However, only a small proportion of NIAAA studies have addressed
prevention issues.  Since fetal alcohol syndrome is the largest
preventable cause of mental retardation, there is a compelling need
for studies that develop and test interventions that have the
potential of reducing rates of FAS among high-risk populations.
Heavy-drinking women in the child bearing years are an especially
important target group.
 
Genetic/Behavioral Risk Counseling:  Vulnerability to alcoholism and
alcohol problems reflects a complex interaction of genetic,
behavioral, and environmental factors.  Mechanisms and modes of
inheritance may differ for various subtypes of the illness or
condition.  The time has come to explore the possible benefits of
counseling for high-risk families that takes into account aggregate
familial risk factors including genetics.  Such interventions should:
be developmentally age appropriate, address the initiation and
progression of drinking, deal with mediating behavioral processes and
family dynamics, and avoid misattribution, labeling, and
stigmatization.  Outcome measures could assess changes in risk
perceptions, attitudes, and behaviors of target individuals and
families.
 
Media/Communication Strategies:  Previous research suggests that
media interventions alone are relatively weak prevention strategies,
but they clearly can be an important adjunct to other community
initiatives such as road blocks and zero tolerance BAC laws.  Ongoing
research is assessing the utility of communication strategies in
preventing alcohol problems among youth.  Applicants are encouraged
to develop and test promising messages, communication technologies,
persuasive styles, and formats to determine the most efficacious and
effective media/communication approaches for varied target groups.
 
Special Populations:  There is a critical need for preventive
intervention research that focuses on understudied populations
including racial/ethnic subpopulations, rural populations, older
Americans, disabled persons, heavy-drinking women in the child
bearing years, and lesbians.  Preintervention studies among these
groups have identified risk and protective factors for alcohol abuse,
populations at excess risk, etiologic processes, and potentially
effective prevention strategies.  However, very few studies have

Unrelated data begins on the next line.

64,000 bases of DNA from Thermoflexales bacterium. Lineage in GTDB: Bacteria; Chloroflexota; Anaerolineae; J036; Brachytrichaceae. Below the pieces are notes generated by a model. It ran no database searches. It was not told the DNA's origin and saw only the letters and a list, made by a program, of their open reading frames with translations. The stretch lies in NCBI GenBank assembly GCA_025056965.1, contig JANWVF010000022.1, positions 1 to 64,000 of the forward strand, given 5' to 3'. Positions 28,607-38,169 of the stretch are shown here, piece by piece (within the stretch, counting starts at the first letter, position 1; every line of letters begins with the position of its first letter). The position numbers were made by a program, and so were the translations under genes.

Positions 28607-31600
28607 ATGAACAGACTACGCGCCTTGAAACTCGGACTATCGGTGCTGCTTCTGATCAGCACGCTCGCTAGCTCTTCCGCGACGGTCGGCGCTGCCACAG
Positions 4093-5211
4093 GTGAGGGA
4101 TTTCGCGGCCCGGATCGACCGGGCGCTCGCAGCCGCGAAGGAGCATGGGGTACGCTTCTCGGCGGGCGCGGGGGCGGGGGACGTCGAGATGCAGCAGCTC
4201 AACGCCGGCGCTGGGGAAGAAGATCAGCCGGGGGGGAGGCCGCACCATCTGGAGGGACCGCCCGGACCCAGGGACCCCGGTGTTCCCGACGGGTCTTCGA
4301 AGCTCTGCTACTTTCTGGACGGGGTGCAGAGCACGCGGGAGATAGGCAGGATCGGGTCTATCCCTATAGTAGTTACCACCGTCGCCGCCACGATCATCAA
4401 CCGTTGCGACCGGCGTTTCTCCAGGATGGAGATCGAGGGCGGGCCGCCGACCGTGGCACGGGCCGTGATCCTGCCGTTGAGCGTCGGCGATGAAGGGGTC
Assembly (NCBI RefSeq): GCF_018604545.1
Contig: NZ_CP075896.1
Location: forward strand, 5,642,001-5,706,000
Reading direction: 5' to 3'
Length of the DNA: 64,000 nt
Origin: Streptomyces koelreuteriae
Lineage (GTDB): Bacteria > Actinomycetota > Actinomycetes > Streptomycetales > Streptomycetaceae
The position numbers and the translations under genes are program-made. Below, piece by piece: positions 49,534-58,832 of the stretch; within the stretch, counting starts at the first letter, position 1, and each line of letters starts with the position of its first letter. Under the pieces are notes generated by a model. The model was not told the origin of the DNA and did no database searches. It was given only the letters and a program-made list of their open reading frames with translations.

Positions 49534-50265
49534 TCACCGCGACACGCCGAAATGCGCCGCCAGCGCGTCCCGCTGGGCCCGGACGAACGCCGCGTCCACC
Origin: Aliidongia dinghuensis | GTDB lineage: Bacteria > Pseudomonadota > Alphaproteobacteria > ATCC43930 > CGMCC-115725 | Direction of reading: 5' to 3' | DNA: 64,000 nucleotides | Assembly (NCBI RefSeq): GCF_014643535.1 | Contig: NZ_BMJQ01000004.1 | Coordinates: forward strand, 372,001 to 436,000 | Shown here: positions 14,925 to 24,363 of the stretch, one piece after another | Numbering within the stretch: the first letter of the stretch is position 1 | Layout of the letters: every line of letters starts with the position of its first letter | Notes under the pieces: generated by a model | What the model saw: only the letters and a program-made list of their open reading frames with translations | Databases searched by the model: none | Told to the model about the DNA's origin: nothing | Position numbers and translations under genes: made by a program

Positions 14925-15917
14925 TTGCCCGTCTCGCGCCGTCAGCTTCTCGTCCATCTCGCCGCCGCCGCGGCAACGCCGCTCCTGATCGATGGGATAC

actually tested the impact of preventive interventions among these
populations.
 
Natural Experiments
 
Naturally occurring preventive interventions are being implemented by
Federal, State, and local governments, educational institutions, and
the private sector to address such problems as drinking and driving,
underage drinking, alcohol-related violence, worksite alcohol abuse,
fetal alcohol syndrome, and sexual risk-taking.  Policy-driven
strategies have proven highly effective in reducing alcohol
consumption and attendant problems.  Examples include increasing the
legal minimum drinking age, lowering legal blood alcohol levels for
drivers, administrative license revocation, and higher taxes on
alcoholic beverages (generally implemented for revenue rather than
prevention purposes).  Naturally occurring multidimensional community
prevention programs have also shown positive results.
 
Natural experiments have both advantages and disadvantages.  In their
favor:  they take place in real-world settings where generalizations
to analogous populations are highly plausible; the interventions do
not have to be subsidized by the research project; where government
bodies initiate the interventions study results are likely to be
policy relevant, indicating whether the strategies are worthy of
diffusion and how they could be improved; and established methods
(such as time series analysis) exist to assess the impact of natural
interventions.  On the negative side:  naturally occurring
interventions rarely permit efficacy studies where strategies being
evaluated are implemented under optimal conditions.  Nor is it
generally possible to conduct randomized controlled trials.
Effectiveness studies based on quasi-experimental designs are usually
the only option.  Time pressures may also negate or limit collection
of pristine baseline data before the intervention is implemented;
acceptance of the intervention and the quality of its implementation
may vary across sites; and identification of appropriate control or
comparison groups can be difficult, particularly for universal
interventions.
 
In selecting natural interventions for possible study, applicants
should consider:  the state of the science on that issue, the
generalizability of research findings, whether a methodologically